On appeal from the Superior Court of New Jersey, Law Division, Cumberland County, Indictment No. 05-11-01042.
NOT FOR PUBLICATION WITHOUT THE APPROVAL OF THE APPELLATE DIVISION
Before Judges Rodríguez, Reisner and Yannotti.
Defendant Marcos Hernandez was tried before a jury, which found him guilty of distribution of a controlled dangerous substance (CDS), contrary to N.J.S.A. 2C:35-5(a)(1) and N.J.S.A. 35-5(b)(2); and distribution of CDS, contrary to N.J.S.A. 2C:35-5(a)(1) and N.J.S.A. 35-5(a)(1). The trial court granted the State's motion for imposition of an extended term pursuant to N.J.S.A. 2C:43-6(f) and sentenced defendant to an aggregate fifteen years of incarceration, with a seven-year period of parole ineligibility. Defendant appeals from the judgment of conviction entered on November 30, 2007. For the reasons that follow, we affirm defendant's conviction and sentence.
We begin with a summary of the relevant facts. Drug Enforcement Administration (DEA) agent James Kerrigan (Kerrigan) arrested Faustino Fuentes (Fuentes) on certain drug charges and Fuentes agreed to cooperate with the Cumberland County Prosecutor's Office (CCPO) in its investigation of the sale of illegal drugs. Fuentes informed Kerrigan that he could provide information about defendant, who he said was selling large quantities of cocaine in the Cumberland County area.
With the assistance of persons in the CCPO, Fuentes set up a controlled purchase of CDS. On January 14, 2004, Fuentes met with defendant. He was wearing a Kell transmitter, which allowed Kerrigan to record Fuentes' conversations. A detective gave Fuentes $680 to purchase CDS. Fuentes drove to a pre-arranged location in the City of Vineland in his silver pick-up truck.
A red or maroon colored van arrived and parked behind Fuentes' truck. Defendant was driving the van and he had one passenger. Kerrigan and other law enforcement officers maintained surveillance of the scene. Defendant exited the van and Fuentes got out of his truck. They met between the two vehicles and spoke briefly.
Defendant entered the driver's side of the van and Fuentes entered the passenger side. After about five minutes, Fuentes exited the van, went back to his vehicle and left the scene. Defendant also departed. Kerrigan met Fuentes in a parking lot and recovered three bags containing twenty one grams of a substance, later determined to be cocaine. Fuentes was not in possession of any money.
At the trial, Kerrigan played the tape recording of the conversations in the van. Kerrigan identified Fuentes' voice as one of the voices heard on the recording. At one point on the recording, a voice stated "[t]his way doesn't work for you? Because, really, I am giving it to you pure and I am going to give it to you - I am also giving it to you for ten bucks." Kerrigan testified that "pure" is a slang term for cocaine.
On April 14, 2004, Fuentes met defendant for another pre-arranged controlled purchase of CDS. He was again wearing a Kell transmitter. Kerrigan provided Fuentes with $2000 in cash. Fuentes drove to a residence in Vineland. Kerrigan and other law enforcement officers again maintained surveillance of the scene. Fuentes exited his vehicle. Defendant drove up, got out of his car and greeted Fuentes. They went into the garage, where they remained for a few minutes. Fuentes left the garage, got back into his truck and drove away.
Fuentes thereafter met Kerrigan at a parking lot and gave him a package of a substance, which was later determined to be cocaine. The recording of the conversations in the garage was played at the trial. Kerrigan testified that Fuentes' voice was one of the voices heard on the recording. Kerrigan also testified that the other voice on the recording was "very distinctive." Kerrigan said that the same voice had been recorded during the meeting between defendant and Fuentes on January 14, 2004.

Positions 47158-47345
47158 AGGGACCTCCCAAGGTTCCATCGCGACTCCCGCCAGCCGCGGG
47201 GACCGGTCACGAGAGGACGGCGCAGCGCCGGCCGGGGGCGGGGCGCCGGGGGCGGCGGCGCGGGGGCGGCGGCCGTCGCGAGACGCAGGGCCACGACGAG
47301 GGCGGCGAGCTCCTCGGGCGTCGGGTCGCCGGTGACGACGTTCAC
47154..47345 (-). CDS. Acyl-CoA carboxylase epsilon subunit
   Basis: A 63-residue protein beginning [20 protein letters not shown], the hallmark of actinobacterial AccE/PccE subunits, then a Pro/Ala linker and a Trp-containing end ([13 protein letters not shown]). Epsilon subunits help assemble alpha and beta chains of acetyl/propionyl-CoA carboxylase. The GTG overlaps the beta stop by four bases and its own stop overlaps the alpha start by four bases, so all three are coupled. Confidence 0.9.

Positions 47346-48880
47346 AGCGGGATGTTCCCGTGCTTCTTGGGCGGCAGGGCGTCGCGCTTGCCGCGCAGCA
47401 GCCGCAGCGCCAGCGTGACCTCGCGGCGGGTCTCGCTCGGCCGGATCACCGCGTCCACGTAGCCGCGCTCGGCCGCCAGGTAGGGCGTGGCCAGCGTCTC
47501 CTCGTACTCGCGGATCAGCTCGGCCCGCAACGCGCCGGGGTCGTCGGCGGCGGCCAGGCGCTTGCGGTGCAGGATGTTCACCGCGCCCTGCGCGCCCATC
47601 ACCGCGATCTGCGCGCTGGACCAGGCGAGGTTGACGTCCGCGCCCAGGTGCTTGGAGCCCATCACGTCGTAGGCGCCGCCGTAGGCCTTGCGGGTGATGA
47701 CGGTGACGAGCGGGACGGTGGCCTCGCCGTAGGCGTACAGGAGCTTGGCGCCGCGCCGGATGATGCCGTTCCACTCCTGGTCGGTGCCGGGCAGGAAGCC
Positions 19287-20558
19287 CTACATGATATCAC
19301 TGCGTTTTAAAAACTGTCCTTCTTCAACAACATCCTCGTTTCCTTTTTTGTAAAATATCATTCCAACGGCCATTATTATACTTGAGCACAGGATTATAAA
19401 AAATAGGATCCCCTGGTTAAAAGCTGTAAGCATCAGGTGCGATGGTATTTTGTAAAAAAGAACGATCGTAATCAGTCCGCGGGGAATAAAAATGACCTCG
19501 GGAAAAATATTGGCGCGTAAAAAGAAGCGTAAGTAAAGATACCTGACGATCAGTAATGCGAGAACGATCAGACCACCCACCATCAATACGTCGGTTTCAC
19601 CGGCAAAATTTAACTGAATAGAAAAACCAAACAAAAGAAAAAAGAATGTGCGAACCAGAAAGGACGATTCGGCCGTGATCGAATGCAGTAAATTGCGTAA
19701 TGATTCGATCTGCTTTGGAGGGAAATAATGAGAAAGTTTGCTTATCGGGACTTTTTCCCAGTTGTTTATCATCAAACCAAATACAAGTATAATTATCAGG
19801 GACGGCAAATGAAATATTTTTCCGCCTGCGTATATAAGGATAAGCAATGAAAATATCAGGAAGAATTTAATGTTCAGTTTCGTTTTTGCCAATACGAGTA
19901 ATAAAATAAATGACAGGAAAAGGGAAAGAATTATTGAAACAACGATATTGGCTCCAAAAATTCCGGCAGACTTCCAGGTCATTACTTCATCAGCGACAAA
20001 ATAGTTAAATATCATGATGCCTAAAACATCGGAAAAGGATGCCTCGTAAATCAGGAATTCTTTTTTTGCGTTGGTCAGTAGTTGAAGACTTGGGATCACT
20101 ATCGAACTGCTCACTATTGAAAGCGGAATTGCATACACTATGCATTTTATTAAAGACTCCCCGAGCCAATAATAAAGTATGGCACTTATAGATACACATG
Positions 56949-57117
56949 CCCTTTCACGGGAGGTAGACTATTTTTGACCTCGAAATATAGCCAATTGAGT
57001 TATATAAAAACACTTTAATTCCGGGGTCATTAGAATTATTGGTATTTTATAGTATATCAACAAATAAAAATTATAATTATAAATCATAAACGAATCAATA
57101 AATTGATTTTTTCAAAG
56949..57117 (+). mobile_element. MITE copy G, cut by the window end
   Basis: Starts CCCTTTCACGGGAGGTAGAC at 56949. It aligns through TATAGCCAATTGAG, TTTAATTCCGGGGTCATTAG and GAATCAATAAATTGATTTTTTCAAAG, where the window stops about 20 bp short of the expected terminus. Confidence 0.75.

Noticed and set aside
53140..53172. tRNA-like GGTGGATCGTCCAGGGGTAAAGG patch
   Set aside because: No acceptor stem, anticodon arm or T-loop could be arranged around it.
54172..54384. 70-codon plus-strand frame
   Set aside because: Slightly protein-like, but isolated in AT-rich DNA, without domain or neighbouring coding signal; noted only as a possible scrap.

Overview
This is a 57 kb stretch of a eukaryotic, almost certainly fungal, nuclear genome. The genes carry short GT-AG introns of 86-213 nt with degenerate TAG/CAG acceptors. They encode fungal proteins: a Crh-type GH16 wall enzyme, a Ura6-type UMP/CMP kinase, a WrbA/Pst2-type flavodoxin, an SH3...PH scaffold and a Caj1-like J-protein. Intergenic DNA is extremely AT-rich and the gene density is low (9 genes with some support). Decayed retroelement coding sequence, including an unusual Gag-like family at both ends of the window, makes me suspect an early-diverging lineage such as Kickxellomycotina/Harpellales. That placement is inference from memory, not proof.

The State called Fuentes as a witness but he refused to testify. Outside the presence of the jury, the court discussed the matter with counsel. Fuentes then was called to the stand and the following colloquy between Fuentes and the prosecutor ensued:
Q: Before we broke and had the jury go out, you had turned to the judge and you had said to him - well, tell us what you said to him.
A: Well, I said to him that I spoke to you and to the other prosecutor and to the detective many times that [I'm] not going to testify. And, you know, I was not going to testify. You still subpoenaed me without . . . letters to tell my boss that I was going to come to Court. I'm this close to losing my job, and you still subpoenaed me here for four days, don't care that I lose my job or not, knowing that [I'm] not going to testify.
Q: Okay. So, to that end, - and I think you're making it perfectly clear, regardless of what I show you, what I ask you, if I played tapes for you, and tried to ask you questions about any of this material that we have, your answer would be the same, and you refuse to testify about it.
The court then asked Fuentes to explain his reasons for refusing to testify. Fuentes stated:
. . . the DEA agent told me that the deal was off, that [they're] not satisfied with my work. Nobody was - he made it seem there was nobody [who] was happy with me. And, he don't [sic] need my help no [sic] more. I believe the last time I was here. I got ten years out of that deal. I went. I came on, and I speak. I got four months left. I'm working, doing what I'm supposed to do. And now, they send me back. So, for me, it was
- I want all that behind. I just want to work and do what I'm supposed to do. And, I told him many times that I want this all behind, and the deal was off. They told me the deal was off. And, I still got my ten years. I went to jail. I came back. And, I'm doing what I'm supposed to do. So, I just ask the Court please let me be and . . . I'm trying to do good.
On this appeal, defendant raises the following issues for ...